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Fading

Critic:

Joe Beck

|

Posted on:

24 Feb 2022

Film Reviews
Fading
Directed by:
Anthony Vander
Written by:
Tofi Sodobu, Olumide Sodobu, Suzi Ewing
Starring:
Gabriella Agbenosi, Temi Omowaye
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It’s no secret that acid attacks are a huge problem in London. In 2017 alone there were 472 and in 2019 London was described as the ‘acid attack hotspot of the western world’. It’s become as frequent a crime as burglaries or stabbings, leaving victims scarred for the rest of their lives. Whilst ‘Fading’ recognises this issue and makes a valiant attempt to address it - it never quite goes beyond the quality of a video you’d get shown in high school.

 

‘Fading’ tells the story of an acid attack, and the effects that it has on the victim, the perpetrator and those around them. The largest issue is that we’re supposed to see the attack and the problems it creates for Steph (Gabriella Agbenosi) as though we should care for her. We’re supposed to empathise with her plight as she is effectively disowned by her mother and left isolated and broken. However, we’re given no reason to feel any emotion for her - as far as we can tell she’s just decided to throw acid at her best friend Cynthia (Temi Omowaye) for no apparent reason. That’s no way to bring the audience on side with your character.

 

Cynthia’s story of recovery is far more engaging and rather inspirational because we have a reason to feel for her. As she struggles to comprehend that her best friend could do such a thing, then goes through the trauma of having to return to normal life again, we’re given reason to hope and to sympathise with her.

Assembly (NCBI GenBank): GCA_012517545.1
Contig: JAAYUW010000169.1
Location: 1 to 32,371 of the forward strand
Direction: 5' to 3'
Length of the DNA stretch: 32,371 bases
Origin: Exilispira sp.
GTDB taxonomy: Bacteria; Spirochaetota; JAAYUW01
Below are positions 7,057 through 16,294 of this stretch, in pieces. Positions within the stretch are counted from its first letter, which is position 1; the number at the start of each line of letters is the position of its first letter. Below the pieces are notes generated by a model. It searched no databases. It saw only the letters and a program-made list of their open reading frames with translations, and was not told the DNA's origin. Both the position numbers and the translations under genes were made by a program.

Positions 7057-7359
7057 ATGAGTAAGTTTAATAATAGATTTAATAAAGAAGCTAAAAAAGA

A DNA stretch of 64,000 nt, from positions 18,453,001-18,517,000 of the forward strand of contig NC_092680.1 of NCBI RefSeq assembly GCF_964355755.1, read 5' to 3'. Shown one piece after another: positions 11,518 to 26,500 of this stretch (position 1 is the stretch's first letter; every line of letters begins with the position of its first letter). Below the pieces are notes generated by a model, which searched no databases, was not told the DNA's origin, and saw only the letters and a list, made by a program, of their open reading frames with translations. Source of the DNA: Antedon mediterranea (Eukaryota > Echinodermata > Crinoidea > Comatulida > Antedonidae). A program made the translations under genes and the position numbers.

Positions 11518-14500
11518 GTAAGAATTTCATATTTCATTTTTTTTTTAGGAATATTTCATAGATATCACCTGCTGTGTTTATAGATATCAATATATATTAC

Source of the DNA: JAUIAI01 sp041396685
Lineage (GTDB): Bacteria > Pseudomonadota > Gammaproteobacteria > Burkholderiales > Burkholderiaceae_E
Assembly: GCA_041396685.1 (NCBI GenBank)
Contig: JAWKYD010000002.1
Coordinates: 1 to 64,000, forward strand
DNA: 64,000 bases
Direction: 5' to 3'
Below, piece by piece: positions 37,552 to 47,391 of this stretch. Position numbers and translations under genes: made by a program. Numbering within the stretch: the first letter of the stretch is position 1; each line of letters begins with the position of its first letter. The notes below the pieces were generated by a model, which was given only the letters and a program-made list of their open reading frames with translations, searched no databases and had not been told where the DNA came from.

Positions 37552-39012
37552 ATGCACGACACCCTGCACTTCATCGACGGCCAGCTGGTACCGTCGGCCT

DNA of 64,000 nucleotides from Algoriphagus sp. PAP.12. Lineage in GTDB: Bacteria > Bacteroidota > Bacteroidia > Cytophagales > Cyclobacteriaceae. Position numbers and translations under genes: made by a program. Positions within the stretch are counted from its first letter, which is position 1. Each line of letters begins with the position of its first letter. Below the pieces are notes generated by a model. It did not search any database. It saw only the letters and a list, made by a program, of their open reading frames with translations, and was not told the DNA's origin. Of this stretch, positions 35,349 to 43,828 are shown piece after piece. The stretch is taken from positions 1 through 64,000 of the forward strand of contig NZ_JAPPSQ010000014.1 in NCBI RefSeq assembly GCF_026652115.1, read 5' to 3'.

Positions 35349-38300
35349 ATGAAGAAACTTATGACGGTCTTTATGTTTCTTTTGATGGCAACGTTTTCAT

Unfortunately, the section that focuses on Cynthia, and the rest of the short, is held back by some sub-par acting. Neither of the two leads are believable - though they may have been held back by a similarly torrid script - and both of their deliveries are off. Their performances are still the two best in the short, however, as much of the supporting cast appear to have read their lines straight from a cue card. It’s often stilted and lacks flow, with unnatural pauses in lines and two-second breaks as they wait to respond to the other actor.

 

This problem is only amplified by the script, which is unnatural and the dialogue feels extremely unrealistic. When there are three writers on a short film the phrase ‘too many cooks spoil the broth’ comes to mind, and that is certainly the case here, where instead of refining it, the script has become too bloated with everyone’s ideas. Another issue came in the form of sound mixing an audio inconsistency, with conversations switching from extremely loud to a whisper regularly.

 

However, it must be said that the direction from Anthony Vadnder is solid, if unremarkable, and depicts London as the gloomy, urban jungle that it is. There’s some pretty nifty camerawork as it circles around Steph for a prolonged period, emphasising her loneliness and regret. Also, the soundtrack was atmospheric and sustained interest in the moments when the story reaches a lull.

 

It’s a good thing that the soundtrack is so atmospheric as there are plenty of lulls along the way - not helped by the acting or script. At the end of the day, ‘Fading’ may be no better than a video from high school, but its heart is in the right place and it tells an important story, whilst also giving some important advice before the credits.

About the Film Critic
Joe Beck
Joe Beck
Short Film